It must have been a relief to General Howe when Washington's army occupied the oddly undefended Dorchester Heights, threatening the city of Boston and the shipping in the harbor with the guns from Ticonderoga. British records show that Howe and his superiors had been advocating for the evacuation of Boston for many months in favor of more significant campaign operations elsewhere: well before Knox's "noble train of artillery" showed up on his doorstep, in fact. It was not their intent to remain in Boston for the next season, as his correspondence with policy makers in London the previous Autumn clearly demonstrates. In fact, had Lord Dartmouth's September 5th, 1775 orders to General Howe not been delayed in crossing the Atlantic, the British might well have gone into winter quarters in Halifax and been long gone from Boston, obviating the need to send Knox to Ticonderoga to dislodge them.
Needless to say, this is not the version of events that Americans remember. We can thank the likes of Sam Adams and a long line of patriotic propagandists and historians for that. The significance of Knox's achievement in bringing the ordinance overland is unquestioningly credited both by his contemporaries and by subsequent writers as the determining factor in forcing the British to abandon Boston. To the degree that negotiations for withdrawal followed swiftly on the heels of the fortification of Dorchester Heights, this conclusion is, at first blush, quite reasonable. General Howe's own account of his decision, written to his superior Lord Dartmouth (who himself had been superseded by Lord Germain in the meantime), appears to lend support to the guns of Dorchester as a causal factor compelling him either to expose the army to the greatest distress or withdraw from Boston. One wonders, however, whether the General did not find in the guns a convenient means for justifying a move he long had contemplated.
Aside from the nightmarish logistical challenges of evacuating the city and its loyal inhabitants, Howe was heavily constrained by the length of time it took to communicate with his superiors, and above all by personal and political considerations. One could not abandoned the city with honor, no matter how prudent or compelling were other military concerns, without having endured (and preferably tried to counter) a proper siege. Until Knox arrived with the cannon, the British may have been on short rations in their winter quarters but they were hardly threatened with reduction, nor unable to leave the harbor so long as there were ships available. The occupation and fortification of Dorchester Heights was a bold stroke, but it also was the key to unlocking the British from a cage of their own making.
Howe did what was expected of him to counter this new threat. He ordered his artillery to fire on the American position, but apparently the guns were unable to elevate sufficiently to hit the heights. One does wonder whether there really were no mortars in the British arsenal capable of doing the job, or whether the attempt was just for form's sake. They evidently spiked and abandoned at least one 13" mortar that had been part of a bomb battery opposing Lechmere. Maybe it was too much to ask to shift that gun to the other side of town, but the idea that the guns wouldn't elevate is clearly a poor excuse.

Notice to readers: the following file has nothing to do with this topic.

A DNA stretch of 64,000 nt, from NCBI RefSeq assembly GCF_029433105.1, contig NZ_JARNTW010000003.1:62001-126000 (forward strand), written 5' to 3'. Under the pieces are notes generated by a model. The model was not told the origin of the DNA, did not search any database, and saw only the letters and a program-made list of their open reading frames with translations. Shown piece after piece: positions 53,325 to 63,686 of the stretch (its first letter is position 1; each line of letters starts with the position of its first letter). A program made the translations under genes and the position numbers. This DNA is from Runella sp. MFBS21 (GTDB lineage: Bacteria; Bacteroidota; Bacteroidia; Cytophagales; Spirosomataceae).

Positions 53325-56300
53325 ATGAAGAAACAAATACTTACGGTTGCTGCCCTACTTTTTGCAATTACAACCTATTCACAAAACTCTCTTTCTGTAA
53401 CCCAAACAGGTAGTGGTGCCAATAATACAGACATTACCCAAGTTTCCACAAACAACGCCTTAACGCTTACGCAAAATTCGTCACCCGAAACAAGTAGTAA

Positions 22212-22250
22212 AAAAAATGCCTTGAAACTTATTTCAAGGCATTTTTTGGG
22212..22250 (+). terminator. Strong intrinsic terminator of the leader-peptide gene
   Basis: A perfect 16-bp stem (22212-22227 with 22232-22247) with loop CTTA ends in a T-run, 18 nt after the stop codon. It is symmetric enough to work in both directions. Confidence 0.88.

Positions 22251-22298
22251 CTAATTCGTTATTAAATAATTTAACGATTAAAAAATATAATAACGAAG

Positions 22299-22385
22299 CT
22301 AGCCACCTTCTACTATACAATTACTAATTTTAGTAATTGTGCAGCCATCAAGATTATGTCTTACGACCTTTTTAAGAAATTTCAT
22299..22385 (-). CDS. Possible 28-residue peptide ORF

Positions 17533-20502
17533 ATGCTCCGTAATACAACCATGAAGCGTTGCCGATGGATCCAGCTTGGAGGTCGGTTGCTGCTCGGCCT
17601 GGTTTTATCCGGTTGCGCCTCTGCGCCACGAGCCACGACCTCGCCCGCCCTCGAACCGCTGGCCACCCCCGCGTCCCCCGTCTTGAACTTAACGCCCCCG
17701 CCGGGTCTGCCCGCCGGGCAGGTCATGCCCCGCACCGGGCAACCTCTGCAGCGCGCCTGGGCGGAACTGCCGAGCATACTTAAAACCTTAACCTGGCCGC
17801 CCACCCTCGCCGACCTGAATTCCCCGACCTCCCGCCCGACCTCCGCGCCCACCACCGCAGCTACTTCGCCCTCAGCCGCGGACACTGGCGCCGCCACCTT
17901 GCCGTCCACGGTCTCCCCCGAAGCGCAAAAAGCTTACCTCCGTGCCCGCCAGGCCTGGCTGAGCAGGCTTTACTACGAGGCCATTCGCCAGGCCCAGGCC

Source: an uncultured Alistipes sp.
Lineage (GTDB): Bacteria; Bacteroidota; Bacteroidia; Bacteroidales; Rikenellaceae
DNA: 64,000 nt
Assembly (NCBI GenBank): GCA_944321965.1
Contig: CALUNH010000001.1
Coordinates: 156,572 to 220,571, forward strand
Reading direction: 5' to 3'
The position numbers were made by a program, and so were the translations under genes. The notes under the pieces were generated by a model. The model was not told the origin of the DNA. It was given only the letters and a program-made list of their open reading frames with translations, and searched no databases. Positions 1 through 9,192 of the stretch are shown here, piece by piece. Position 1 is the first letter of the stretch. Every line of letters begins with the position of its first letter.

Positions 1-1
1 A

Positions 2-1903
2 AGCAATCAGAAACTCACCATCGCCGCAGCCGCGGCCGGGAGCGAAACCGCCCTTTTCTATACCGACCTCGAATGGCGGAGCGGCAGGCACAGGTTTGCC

Michael Pearson's "Those Damned Rebels; The American Revolution as Seen Through British Eyes" describes a British council of war in the aftermath of the aborted night attack subsequently ordered by Howe against the heights:
"Lord Percy, according to engineer Archibald Robinson, advised strongly against persisting with an attack that was likely to be expensive in casualties and could at best only result in controlling a position they were about to abandon.
'Those have been my own sentiments from the first,' said Howe with a sigh, 'but I thought the honour of the troops was concerned.'
It seemed a pretty poor reason for a possible replay of Bunker Hill, and so it evidently appeared to the men sitting at that conference table. For the next morning the evacuation was ordered."
Pearson concludes that "Howe's heart was not in it." This most enigmatic of British commanders during the American War of Independence has been the source of much speculation and second-guessing, and is greatly in need of a clear eyed biography. I am not suggesting that Howe deliberately left the back door open to Boston, offering up his post to the rebels with the sort of perfidy that Arnold intended in betraying West Point. But the honor of their commander was as much in play as the "honour of the troops." Until the conditions for an honorable withdrawal were met, Howe tarried, filling his correspondence with complaints that the season was too advanced, or there were not enough ships to evacuate Boston as his superiors intended and he himself wished.
In this regard, Knox's accomplishment and the overnight fortification of Dorchester Heights are both worthy of American praise and of British relief, for without them, Howe would have waited until the massive reinforcements then being assembled across the Atlantic required his assistance in taking New York - as indeed they did during the coming campaign. In saving face, General Howe gave a boost to patriot arms that they were not to enjoy again until he had swept them from New York and across the Delaware and the Hessians settled into their briefly occupied winter quarters at Trenton.